readTExpr :: TExpr a -> STM a. This peculiar function reads the expression. This causes all of the
TVars it depends on to be read, as if by
readTVar. Note that this will also happen if you write to a
writeTVarExpr and then read from the same
It is possible that
TExprs will be referenced outside the transaction that created. When this is done, they behave like
pure v, where
v is the value it had at commit time.
TSem actually can be implemented in terms of
TVar (see Control.Concurrent.STM.TSem), but in this proposal, it becomes a primitive notion. It represents a semaphore which can be increased and decreased in the
STM monad, and will retry if it the transaction attempts to cause it to go negative. However, it does so in a special way!
The key operations are
newTSem :: Natural -> STM TSem and
signalTSem :: TSem -> Integer -> STM ().
signalTSem adds a value to the
TSem, and can be negative to represent a decrease to the TSem. The overall value can never go negative, however. Here is the special part though: when doing the
signalTSem, it does not actually check if this will cause the
TSem to go negative. It makes a note of the effect, and continues the transaction. Once the transaction gets to the commit step, it will check if there are enough units in the semaphore for the
signalTSems it preformed. If there are, it can commit like normal, making the necessary changes to the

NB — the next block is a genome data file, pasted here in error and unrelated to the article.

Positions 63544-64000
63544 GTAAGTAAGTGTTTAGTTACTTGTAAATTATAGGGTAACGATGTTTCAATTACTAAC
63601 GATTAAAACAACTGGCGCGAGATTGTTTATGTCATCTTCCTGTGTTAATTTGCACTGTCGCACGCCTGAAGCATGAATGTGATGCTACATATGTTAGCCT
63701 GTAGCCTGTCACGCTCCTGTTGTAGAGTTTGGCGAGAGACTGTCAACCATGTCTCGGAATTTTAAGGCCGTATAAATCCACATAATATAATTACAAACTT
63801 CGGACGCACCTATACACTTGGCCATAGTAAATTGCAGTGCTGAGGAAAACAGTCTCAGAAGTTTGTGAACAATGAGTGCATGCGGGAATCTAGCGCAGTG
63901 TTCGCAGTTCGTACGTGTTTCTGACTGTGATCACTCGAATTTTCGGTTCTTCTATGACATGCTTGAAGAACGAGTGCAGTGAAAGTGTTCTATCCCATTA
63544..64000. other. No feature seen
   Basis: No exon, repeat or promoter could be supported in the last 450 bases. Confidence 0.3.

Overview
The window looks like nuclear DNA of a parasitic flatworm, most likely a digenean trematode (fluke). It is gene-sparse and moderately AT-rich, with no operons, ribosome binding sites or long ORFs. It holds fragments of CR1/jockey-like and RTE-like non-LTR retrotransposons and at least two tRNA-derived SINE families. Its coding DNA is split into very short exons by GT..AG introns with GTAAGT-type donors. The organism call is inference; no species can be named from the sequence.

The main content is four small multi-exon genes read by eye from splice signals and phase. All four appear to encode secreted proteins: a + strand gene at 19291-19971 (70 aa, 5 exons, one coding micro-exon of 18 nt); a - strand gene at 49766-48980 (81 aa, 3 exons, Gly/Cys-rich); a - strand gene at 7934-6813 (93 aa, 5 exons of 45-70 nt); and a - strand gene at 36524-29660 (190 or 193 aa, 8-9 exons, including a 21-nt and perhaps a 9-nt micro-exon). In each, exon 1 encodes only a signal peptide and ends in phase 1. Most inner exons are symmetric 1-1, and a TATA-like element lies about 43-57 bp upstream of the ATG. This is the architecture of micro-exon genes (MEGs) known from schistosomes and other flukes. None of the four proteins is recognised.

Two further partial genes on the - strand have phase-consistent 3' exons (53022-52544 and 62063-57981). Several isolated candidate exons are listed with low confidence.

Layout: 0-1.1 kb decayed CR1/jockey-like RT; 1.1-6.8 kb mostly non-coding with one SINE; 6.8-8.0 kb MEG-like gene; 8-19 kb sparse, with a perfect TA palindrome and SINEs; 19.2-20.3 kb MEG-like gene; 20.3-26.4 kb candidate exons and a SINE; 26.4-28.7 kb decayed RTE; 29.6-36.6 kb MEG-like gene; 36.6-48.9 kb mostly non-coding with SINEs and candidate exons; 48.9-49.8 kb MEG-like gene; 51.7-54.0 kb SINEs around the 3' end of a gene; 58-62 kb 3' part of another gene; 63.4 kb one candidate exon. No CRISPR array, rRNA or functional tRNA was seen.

TSems. If not, it can not commit. Assuming it is otherwise fine to commit, it enters the "precommit" phase, and blocks. The precommit phase stores information about the changes that will be made once the transaction fully commits. If a
TVar it read is changed, it is aborted and loses its precommit status.
TSem is increased, the precommited transactions that are blocked on it can attempt to commit. However, unlike
TVar, they do not all get this chance at the same time. Rather, the oldest transaction (in terms of when the program entered its
atomically IO action) gets to try to commit first. If it fails, it continues in chronological order.
What makes this work for
TSem is that the transaction is already precommitted. The transaction does not need to be rerun; it only needs to check that there are now enough units in the